- The House Energy and Commerce Committee has scheduled a full committee markup session for June 15.
- The session includes Rep. Tim Murphy's (R-PA) controversial mental health bill (H.R. 2646).
- The subcommittee on health passed the measure last November.
The measure was first introduced in 2013 following the Sandy Hook Elementary shooting.
The bill would create an Assistant Secretary for Mental Helath and Substance Use Disorders as well as help clarify health privacy rules.
“Next week we’ll mark a critical milestone in the multi-year effort to begin to deliver meaningful bipartisan reforms for families in mental health crisis,” said Rep. Fred Uptom (R-MI) and Murphy in a prepared statement. “We are making great strides on achieving long sought reforms by removing barriers to care and transforming how SAMHSA grant dollars are spent. Our work continues next week, and we look forward to a big vote followed by consideration by the full House.”
A full list of bills, and electronic copies of the bills will be available on the Energy and Commerce Committee’s website here. A background memo, amendments, and votes will be available at the same link as they are posted.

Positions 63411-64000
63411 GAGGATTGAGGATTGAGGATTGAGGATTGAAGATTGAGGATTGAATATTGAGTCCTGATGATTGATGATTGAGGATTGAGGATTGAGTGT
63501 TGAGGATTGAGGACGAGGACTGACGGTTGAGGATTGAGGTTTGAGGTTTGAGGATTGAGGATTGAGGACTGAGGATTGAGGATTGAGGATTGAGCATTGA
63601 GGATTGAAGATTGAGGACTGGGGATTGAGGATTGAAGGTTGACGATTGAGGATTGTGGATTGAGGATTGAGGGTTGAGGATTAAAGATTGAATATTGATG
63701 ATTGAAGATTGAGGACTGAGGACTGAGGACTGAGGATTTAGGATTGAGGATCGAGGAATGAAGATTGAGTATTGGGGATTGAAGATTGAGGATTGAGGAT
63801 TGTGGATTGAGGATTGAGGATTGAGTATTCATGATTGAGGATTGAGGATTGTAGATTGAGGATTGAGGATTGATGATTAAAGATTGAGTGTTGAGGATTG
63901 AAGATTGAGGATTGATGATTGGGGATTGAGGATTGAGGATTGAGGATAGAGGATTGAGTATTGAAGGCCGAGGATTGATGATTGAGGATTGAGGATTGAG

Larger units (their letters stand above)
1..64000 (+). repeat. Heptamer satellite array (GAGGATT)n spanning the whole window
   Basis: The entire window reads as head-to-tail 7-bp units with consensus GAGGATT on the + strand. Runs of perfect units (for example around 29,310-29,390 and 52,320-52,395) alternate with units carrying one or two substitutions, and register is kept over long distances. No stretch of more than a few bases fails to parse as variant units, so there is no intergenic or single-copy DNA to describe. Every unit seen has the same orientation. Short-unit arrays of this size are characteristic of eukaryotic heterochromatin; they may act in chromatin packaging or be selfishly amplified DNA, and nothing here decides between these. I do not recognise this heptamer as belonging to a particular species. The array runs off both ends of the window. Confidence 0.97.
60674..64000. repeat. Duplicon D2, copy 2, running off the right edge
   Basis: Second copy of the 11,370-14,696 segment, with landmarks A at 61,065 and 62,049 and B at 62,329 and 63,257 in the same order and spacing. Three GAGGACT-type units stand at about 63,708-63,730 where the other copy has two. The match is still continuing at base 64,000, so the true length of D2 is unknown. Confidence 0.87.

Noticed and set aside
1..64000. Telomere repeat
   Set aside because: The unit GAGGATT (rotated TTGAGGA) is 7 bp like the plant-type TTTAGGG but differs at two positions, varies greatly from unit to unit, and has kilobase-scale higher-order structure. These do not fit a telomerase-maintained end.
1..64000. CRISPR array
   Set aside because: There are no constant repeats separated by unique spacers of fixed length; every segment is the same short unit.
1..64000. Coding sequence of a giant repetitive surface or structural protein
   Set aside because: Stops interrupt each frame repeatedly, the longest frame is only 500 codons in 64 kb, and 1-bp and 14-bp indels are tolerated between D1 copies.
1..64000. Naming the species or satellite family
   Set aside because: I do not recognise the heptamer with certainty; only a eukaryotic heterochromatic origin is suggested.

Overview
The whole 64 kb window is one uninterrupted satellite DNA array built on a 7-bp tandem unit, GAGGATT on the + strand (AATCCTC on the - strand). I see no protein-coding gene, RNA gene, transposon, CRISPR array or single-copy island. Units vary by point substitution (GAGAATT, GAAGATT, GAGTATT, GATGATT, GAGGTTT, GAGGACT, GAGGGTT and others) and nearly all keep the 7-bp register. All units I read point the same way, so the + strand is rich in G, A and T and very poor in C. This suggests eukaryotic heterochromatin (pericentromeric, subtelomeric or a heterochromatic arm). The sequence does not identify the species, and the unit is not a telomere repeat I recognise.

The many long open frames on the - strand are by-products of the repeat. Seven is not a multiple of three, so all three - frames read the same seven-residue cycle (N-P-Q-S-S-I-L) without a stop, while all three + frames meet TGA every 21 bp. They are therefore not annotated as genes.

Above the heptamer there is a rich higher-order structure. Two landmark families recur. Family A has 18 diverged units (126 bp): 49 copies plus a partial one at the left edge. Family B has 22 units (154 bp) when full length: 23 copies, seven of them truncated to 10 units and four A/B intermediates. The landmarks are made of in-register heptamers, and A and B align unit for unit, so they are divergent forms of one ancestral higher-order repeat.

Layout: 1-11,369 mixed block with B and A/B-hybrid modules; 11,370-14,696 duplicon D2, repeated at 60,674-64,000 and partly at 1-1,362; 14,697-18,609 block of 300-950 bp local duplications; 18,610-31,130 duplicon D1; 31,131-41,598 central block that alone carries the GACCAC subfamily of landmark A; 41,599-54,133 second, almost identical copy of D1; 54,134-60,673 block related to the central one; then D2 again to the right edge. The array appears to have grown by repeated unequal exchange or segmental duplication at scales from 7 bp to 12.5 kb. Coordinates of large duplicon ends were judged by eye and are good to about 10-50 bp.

There has been concern from Democrats that the measure is geared more towards reactive versus proactive, preventative care of mental health efforts. In addition, HIPAA changes to allow caregivers and family members to get health information on an individual's mental health issues had been a cause for concern.
To gain more bipartisan support, amendments to the bill were made. Last November, the updated version clarified federal funds will not be rescinded in states that do not have assisted outpatient treatment laws, but rather states that do have the laws will receive a 2% increase in funding.
And changes have continued to be made. Murphy has been working for months with the Energy and Commerce Committee to see the measure though, The Hill reported. The new draft legislation omits the HIPAA changes on third parties acquiring health information for individuals with mental health issues. Thus, HHS will be left responsible to deal with HIPAA concerns on such matters.
“Overall, the bill is a good starting point as we work to improve the full spectrum of mental healthcare in America,' a committee Democratic spokesman was quoted in The Hill. "In the coming days, Democrats will continue to work with Republicans and mental health care advocates to ensure that the final bill is as meaningful as possible.”